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Sail Date: July 2019
We were on the Circumnavigation of Iceland, July 23-August 3, 2019 and it was a great way to see Iceland, as promised by the Captain. The ship was very comfortable and functional. Our cabin, 305, only had one small porthole, that might ... Read More
We were on the Circumnavigation of Iceland, July 23-August 3, 2019 and it was a great way to see Iceland, as promised by the Captain. The ship was very comfortable and functional. Our cabin, 305, only had one small porthole, that might have been claustrophobic, but we spent little time there and the porthole made it easy to darken the cabin when it was still light at midnight. The cabin is also located near the anchor, so we knew when the ship was docking but it was never disturbing. The cabin was generously sized, especially the bathroom and shower - more so than other larger ships we have sailed. The exploration programs were accompanied with a naturalist, whether a hike on land, a ride in a zodiac right up to cliffs of nesting puffins or into a pod of whales or a bike ride on an abandoned road. There were always choices from strenuous to relaxed that allowed you to really see the geology and wildlife. The ship stopped at a different location every day. If we were traveling to a location over a morning or afternoon there were special presentations on Iceland and its politics and facets of the nature we would see. This voyage also included a National Geographic photographer who spoke several times - they even did a session on iPhone photography that appealed to me!! The trip was heavy on people with big cameras and big lenses but friendly and welcoming to all. It is a tradition on Lindblad cruises to meet every evening before dinner to recap the days adventures with a cocktail, photos, videos and short presentations from the naturalists and other experts on board. On this voyage, there were also music programs introducing traditional and current Icelandic music on board and on shore, including an on-board 'festival' one evening that offered the chance to listen to 3 different local performers. The presentations by the botanist on board were a big hit - who knew tiny plants could be so amusing. With the exception of an optional day trip to horseback ride, every excursion was included in the price. The hotel staff was friendly and efficient. The dining was excellent - lots of local dishes but a spectrum of choices for everyone. It was a buffet for breakfast and lunch and open seating for dinner. Smoked and pickled fish caught off the ship that morning, local lamb from the ubiquitous Iceland sheep; one day was Thai and Vietnamese, another day mostly Italian. My husband raved about the beef. I tried several of the vegetarian entrees offered each evening because they were so interesting. I know that Iceland struggles with vegetables but on this ship we had a bounty. A big plus was having the bar tab included - this is not a crowd that cruises to drink heavily, but how nice to have a pre-dinner cocktail, wine with dinner and sometimes an after dinner drink without fussing with invoices and deciding who was going to pay that evening. This voyage marked my first brush with sea-sickness - I can have trouble with cars and buses but usually not ships. Several days, the ship encountered rough water due to a storm system. The ship is proportionally smaller than the big ships (156 passengers) and it makes a difference. One afternoon it felt like being at the top of a roller coaster over and over - (that’s when I suffered:) I ended up taking Dramamine for several days. That managed the situation but for the future on a ship of this size I will be more pro-active. The ship’s captain did his best to steer the ship to avoid the worst of the weather and I know one day our location was chosen to get us into a fjord and out of the rougher seas. On the other hand, the weather on land was great and made many things much more enjoyable - very little rain, clouds and sun and moderately cool temps (45-62 degrees, but often windy). We didn't use our warmest clothes, but we were happy we had windproof/waterproof layers. If you are interested in really seeing and learning the culture, music, geography and nature and avoiding crowds at the most popular spots, this is a great choice. We went tiny places and privately owned places that are difficult to reach along with small cities that could not handle crowds. Getting to the ship was easy - we were met by Lindblad at the airport and transferred to a local hotel where a day room and lunch were available after our overnight flight. There was a city tour, museum visit and then we were transferred to board the ship late afternoon ( a very smooth process). We met a number of passengers who had arrived a day or two early and joined up with the group for lunch. Disembarkation was also easy - if you didn't have an early flight departure, there were final excursions that morning and lunch included. We stayed an extra night in Reykjavik and wish we had asked and known earlier which hotel was Lindblad's drop-off for those staying over (the info showed up in final documents we got a couple weeks before departure) - we would have stayed at that hotel rather than having to manage luggage transfer to a taxi and a trip to another hotel. Next time, we will know to ask about the departure hotel early. Read Less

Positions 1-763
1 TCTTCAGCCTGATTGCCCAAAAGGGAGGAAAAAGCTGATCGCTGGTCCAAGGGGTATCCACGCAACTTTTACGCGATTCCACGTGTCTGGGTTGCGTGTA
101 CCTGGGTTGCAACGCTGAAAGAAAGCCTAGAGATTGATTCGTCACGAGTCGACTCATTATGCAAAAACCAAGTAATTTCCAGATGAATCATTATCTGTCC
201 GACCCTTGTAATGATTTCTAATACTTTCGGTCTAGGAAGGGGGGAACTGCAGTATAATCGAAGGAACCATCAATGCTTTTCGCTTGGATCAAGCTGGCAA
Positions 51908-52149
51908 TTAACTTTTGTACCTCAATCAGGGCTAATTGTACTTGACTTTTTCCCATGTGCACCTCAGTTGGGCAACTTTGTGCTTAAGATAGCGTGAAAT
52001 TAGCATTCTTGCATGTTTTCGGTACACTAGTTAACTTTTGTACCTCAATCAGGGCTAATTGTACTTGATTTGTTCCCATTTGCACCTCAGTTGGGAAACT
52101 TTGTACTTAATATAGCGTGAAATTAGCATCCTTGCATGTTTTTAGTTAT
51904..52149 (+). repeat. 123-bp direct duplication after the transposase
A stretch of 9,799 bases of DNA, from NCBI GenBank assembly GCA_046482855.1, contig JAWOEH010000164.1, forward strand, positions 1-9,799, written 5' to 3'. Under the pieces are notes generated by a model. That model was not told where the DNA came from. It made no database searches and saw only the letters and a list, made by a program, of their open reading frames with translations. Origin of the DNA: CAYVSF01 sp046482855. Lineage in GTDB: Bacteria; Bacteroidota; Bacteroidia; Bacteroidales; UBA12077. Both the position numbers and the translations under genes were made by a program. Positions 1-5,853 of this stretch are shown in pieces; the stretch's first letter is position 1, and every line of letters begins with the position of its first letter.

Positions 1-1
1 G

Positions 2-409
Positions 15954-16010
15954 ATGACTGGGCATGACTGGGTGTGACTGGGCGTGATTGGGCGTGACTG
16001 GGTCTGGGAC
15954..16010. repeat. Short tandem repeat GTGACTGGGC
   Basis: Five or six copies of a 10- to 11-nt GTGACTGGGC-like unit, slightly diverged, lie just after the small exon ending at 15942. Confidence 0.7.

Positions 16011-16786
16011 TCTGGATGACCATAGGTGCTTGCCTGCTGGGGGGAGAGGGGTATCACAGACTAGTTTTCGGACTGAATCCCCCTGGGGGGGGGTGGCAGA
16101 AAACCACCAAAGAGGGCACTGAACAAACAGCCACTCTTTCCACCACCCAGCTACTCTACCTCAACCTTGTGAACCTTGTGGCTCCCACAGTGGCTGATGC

Sail Date: August 2018
We chose Lindblad/National Geographic because we have traveled with them several times in the past and we were quite certain that the adventure would be one we would be glad we had - and we were not disappointed. Lindblad Expeditions truly ... Read More